Cultural Appropriations

When We Talk About Rape Culture

TW: rape, rape apologia, rape culture

When we talk about rape culture, we are talking about the pervasive belief that women deserve to be raped by simply existing in the world. Find that too strong of a definition? The women who live in a world that upholds rape culture don’t. Rape culture doesn’t only affect women. It affects anyone who ends up being sexually assaulted in any way. If it happened to you, you must have somehow deserved it . . . right?

When we talk about rape culture, we’re talking about Rehtaeh Parsons, who attempted suicide because she was gang-raped by four young men who then distributed details of the rape on social media. Parsons fell into a coma and died three days later. Much of public opinion came down on the side of the young men, who were said to be facing ruined lives as a result of the media attention. Only a few people spoke out about the fact that Parsons, a teenage girl, lost her life as a result of what happened to her. Only a few mentioned that Parsons faced public bullying and ridicule for her rape daily; only a few mentioned the trauma that drove Parsons to suicide.

That’s rape culture.

When we talk about rape culture, we’re talking about the leaked nudes of many celebrities, including Jennifer Lawrence and Jill Scott, which were widely publicized to places like Reddit. People all over the world looked at the photos, some openly laughing about doing so, because in our society, many feel that celebrities’ bodies are disposable and belong to all of us. Recently, Jennifer Lawrence spoke up about the mass violation, calling out everyone who looked at her nude photos as participating in a sex crime. Few seem to realize that what happened to these women, especially to Jill Scott, a woman of colour, is sexual assault. Few seem to care that private photos that were stored on a supposedly secure drive were leaked and distributed without fear of consequence. Most decry that these women deserved it, for daring to have a nude photo taken of themselves to be shared with significant others and for private use.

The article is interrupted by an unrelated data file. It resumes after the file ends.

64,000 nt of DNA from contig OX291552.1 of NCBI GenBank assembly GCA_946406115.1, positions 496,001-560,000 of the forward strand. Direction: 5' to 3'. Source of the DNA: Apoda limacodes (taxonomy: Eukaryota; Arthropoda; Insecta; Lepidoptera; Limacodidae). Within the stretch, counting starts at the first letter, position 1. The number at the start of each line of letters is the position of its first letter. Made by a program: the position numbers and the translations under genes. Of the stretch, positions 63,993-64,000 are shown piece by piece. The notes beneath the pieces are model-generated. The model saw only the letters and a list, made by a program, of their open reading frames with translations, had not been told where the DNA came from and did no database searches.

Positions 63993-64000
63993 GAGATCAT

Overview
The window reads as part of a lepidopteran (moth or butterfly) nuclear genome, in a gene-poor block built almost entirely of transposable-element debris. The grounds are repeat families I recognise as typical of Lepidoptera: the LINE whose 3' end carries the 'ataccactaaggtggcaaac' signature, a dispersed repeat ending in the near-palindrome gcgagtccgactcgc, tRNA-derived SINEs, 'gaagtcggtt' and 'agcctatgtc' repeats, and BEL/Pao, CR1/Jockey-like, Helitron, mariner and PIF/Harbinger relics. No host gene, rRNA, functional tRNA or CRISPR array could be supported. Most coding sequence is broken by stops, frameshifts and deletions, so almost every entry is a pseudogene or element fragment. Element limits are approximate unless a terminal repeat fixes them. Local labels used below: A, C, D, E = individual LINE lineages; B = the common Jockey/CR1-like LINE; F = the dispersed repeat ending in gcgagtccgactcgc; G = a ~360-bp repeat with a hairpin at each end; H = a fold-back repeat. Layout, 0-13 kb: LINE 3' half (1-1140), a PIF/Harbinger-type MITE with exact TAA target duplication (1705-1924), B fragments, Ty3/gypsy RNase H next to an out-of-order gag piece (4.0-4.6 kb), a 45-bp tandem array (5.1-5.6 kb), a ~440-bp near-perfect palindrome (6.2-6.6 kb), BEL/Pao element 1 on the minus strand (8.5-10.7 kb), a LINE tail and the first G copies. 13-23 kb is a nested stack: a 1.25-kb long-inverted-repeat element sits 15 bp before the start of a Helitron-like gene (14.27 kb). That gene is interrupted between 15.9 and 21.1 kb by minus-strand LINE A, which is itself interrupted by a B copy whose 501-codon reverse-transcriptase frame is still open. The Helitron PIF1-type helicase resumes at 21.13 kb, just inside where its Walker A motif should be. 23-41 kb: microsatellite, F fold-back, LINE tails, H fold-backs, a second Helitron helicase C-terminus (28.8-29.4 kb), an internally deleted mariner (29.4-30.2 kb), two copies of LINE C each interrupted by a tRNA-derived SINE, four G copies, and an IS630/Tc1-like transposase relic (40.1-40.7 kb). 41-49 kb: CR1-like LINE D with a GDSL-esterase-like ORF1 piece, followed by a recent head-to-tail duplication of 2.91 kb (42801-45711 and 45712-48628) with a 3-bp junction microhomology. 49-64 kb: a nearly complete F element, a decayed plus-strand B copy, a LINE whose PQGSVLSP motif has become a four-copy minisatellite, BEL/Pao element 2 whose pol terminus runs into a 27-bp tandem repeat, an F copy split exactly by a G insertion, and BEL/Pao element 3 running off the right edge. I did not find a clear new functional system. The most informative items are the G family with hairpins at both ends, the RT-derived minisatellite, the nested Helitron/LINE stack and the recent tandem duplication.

That’s rape culture.

When we talk about rape culture, we talk about the many women who are told that their rape happened because they were wearing provocative clothes and it’s like “putting a steak in front of a starving dog”. We talk about the fact that little girls are told how to make themselves attractive and available for men and at the same time told to stay safe, to be careful doing anything that might make a man “lose control”. We blame these same little girls who are raped later in life for being too sexy, too overconfident, too female. Of course it’s their fault that they’re raped. Rape culture assures us that women are there for men only. Men can’t be expected to control themselves.

Rape culture is investigative police evidence, such as the clothes a rape survivor wore the night of her assault, being returned to traumatized rape victims. Rape culture is being told that you deserved it because you were drunk and passed out, that you should anticipate rape if you dare to lose control. Rape culture is being told to forgive your abuser so that you both can “move on”, though you know that he spent little, if any, time in jail for his crime. Rape culture is being afraid to tell your story, because your abuser is still alive, still influential, still able to ruin your life by discrediting you as a person. Rape culture is knowing your abuser will rape another woman and feeling simultaneously guilty and triggered because though the onus shouldn’t be on you to ensure he’s prosecuted, it is on you, anyway, and it isn’t on him to stop raping.